Amendments to an international treaty aimed at preventing the spread of potentially invasive species in ships' ballast water entered into force on 13 October 2019. The International Convention for the Control and Management of Ships' Ballast Water and Sediments, 2004 (the BWM Convention) was adopted by the International Maritime Organization (IMO), a specialized agency of the United Nations, to address this problem. The BWM Convention entered into force in 2017. The amendments formalise an implementation schedule to ensure ships manage their ballast water to meet a specified standard ("D-2 standard") aimed at ensuring that viable organisms are not released into new sea areas, and make mandatory the Code for Approval of Ballast Water Management Systems, which sets out how ballast water management systems used to achieve the D-2 standard have to be assessed and approved. This will help ensure that aquatic organisms and pathogens are removed or rendered harmless before the ballast water is released into a new location – and avoid the spread of invasive species as well as potentially harmful pathogens.
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International Maritime Organization.
International Maritime Organization.
A key international measure for environmental protection that aims to stop the spread of potentially invasive aquatic species in ships’ ballast water enters into force. The International Convention for the Control and Management of Ships' Ballast Water and Sediments (BWM Convention) addresses aquatic invasive alien species (IAS) by requiring all ships to implement a ballast water management plan, among other actions.
See also: Ballast Water Convention Enters into Force (Sep 12, 2017)
California Academy of Sciences; National Geographic Society.
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In October 2016, the European Parliament and the Council adopted Regulation (EU) 2016/2031 on protective measures against plant pests (“Plant Health Law”). On 13 December 2016, the Regulation entered into force and will be applicable from 14 December 2019. The new rules aim to modernise the plant health regime, enhancing more effective measures for the protection of the Union's territory and its plants. The Plant Health Law increases the prevention against the introduction of new pests via imports from third countries. Commission Implementing Regulation (EU) 2018/2019 establishes the list of high risk plants the introduction of which into the EU territory will be provisionally prohibited from 14 December 2019 until a full risk assessment has been carried out. Published in the Official Journal on 11 October 2019, the Commission Delegated Regulation (EU) 2019/1702 lists 20 quarantine pests as priority pests, including Xylella fastidiosa, the Japanese beetle, the Asian long-horned beetle, Citrus greening and Citrus Black Spot, whose economic, environmental and social impact on EU territory is the most severe.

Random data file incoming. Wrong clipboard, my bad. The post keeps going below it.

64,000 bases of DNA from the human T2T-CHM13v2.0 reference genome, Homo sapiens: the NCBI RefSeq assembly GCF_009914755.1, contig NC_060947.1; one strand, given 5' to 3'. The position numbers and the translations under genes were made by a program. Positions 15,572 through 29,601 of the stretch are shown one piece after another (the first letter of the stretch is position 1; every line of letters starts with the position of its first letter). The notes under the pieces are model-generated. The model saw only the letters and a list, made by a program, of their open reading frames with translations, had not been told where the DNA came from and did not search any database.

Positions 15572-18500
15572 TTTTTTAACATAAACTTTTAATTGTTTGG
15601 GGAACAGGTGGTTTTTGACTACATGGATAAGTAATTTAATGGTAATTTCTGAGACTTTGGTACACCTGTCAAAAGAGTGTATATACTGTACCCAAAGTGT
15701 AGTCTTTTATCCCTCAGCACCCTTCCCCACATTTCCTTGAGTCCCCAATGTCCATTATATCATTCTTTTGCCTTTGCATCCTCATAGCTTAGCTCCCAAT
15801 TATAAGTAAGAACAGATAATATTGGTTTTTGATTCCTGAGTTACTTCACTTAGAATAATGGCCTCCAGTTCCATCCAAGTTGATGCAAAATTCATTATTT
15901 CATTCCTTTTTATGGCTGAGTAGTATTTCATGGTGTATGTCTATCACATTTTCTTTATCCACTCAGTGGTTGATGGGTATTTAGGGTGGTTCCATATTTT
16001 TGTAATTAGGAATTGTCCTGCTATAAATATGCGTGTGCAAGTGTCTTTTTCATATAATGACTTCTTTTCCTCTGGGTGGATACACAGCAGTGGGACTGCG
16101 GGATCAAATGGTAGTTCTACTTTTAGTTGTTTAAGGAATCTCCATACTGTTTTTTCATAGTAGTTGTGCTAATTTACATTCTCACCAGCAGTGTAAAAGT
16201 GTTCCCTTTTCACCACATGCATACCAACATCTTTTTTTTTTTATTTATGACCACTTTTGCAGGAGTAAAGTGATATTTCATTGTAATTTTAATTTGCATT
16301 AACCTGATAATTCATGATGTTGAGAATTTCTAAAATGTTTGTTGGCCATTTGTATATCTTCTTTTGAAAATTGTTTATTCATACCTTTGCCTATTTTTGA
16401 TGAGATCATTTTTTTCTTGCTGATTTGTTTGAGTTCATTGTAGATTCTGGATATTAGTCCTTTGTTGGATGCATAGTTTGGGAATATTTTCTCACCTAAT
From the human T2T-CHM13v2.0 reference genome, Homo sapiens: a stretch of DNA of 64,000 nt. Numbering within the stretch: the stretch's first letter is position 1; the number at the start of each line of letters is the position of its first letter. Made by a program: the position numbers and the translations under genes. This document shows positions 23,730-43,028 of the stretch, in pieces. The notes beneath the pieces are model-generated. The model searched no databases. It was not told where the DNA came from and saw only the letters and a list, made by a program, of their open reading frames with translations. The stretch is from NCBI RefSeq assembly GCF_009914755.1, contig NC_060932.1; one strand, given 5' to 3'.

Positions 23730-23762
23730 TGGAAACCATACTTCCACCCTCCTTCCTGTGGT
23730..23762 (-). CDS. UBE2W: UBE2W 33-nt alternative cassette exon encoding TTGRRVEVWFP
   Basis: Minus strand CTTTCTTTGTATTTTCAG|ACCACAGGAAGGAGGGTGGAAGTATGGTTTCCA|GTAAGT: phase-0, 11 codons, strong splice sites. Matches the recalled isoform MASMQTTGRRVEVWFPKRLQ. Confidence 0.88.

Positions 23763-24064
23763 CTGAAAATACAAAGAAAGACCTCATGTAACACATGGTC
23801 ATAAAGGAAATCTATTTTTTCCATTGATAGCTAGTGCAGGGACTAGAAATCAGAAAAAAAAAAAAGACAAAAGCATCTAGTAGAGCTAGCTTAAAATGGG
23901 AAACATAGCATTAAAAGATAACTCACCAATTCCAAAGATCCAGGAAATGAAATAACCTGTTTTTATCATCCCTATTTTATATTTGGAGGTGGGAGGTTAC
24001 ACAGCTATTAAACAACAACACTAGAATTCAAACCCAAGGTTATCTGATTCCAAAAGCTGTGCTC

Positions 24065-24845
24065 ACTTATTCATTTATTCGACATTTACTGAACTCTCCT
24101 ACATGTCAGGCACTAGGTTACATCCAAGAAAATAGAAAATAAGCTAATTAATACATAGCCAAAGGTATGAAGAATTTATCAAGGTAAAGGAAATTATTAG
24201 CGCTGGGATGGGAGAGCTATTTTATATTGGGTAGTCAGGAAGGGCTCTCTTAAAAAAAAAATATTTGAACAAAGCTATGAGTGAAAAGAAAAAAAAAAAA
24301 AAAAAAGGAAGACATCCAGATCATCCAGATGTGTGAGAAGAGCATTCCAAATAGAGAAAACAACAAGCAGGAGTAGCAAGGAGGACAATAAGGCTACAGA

Wisconsin Department of Natural Resources.
Wisconsin's recently revised aquatic invasive species (AIS) management plan is now final and available for use by the public after receiving approvals from the National Aquatic Nuisance Species Task Force. Wisconsin last completed an AIS management plan in 2002. Wisconsin's AIS management plan serves multiple purposes, including maintaining Wisconsin's eligibility for funding and directing the AIS efforts of the DNR and partner groups. The new plan also introduces an invasion pathway management approach that will help Wisconsin systematically limit how invasive species move into and throughout Wisconsin. The plan can be downloaded here (PDF | 3.89 MB).
Government of British Columbia. Ministry of Agriculture.
Three Asian Hornets (Vespa mandarinia) were found in the Nanaimo area on Vancouver Island in mid-August. The identification has been confirmed by Canadian and international experts. This is the first time this insect has been found in British Columbia. Please report suspected Asian giant hornet sightings to the Invasive Species Council of British Columbia.
Government of Saskatchewan.
Today, Environment Minister Dustin Duncan introduced the Government of Saskatchewan’s new Aquatic Invasive Species Strategy during an address to the Saskatchewan Wildlife Federation’s (SWF) annual convention in Weyburn. The new framework is designed to help the province prevent, address and manage aquatic invasive species (AIS) threats. The ministry and the SWF are partners on the province’s AIS Task Force – which focuses on additional education and monitoring activities – along with other government agencies, conservation groups, non-government organizations and universities. "This strategy emphasizes the need for collaboration and co-ordination with provincial and federal government agencies, non-government organizations and neighbouring jurisdictions to prevent the introduction and spread of high-risk aquatic invasive species," Duncan said. The province's new AIS Strategy, as well as further information about AIS and fishing, is available online.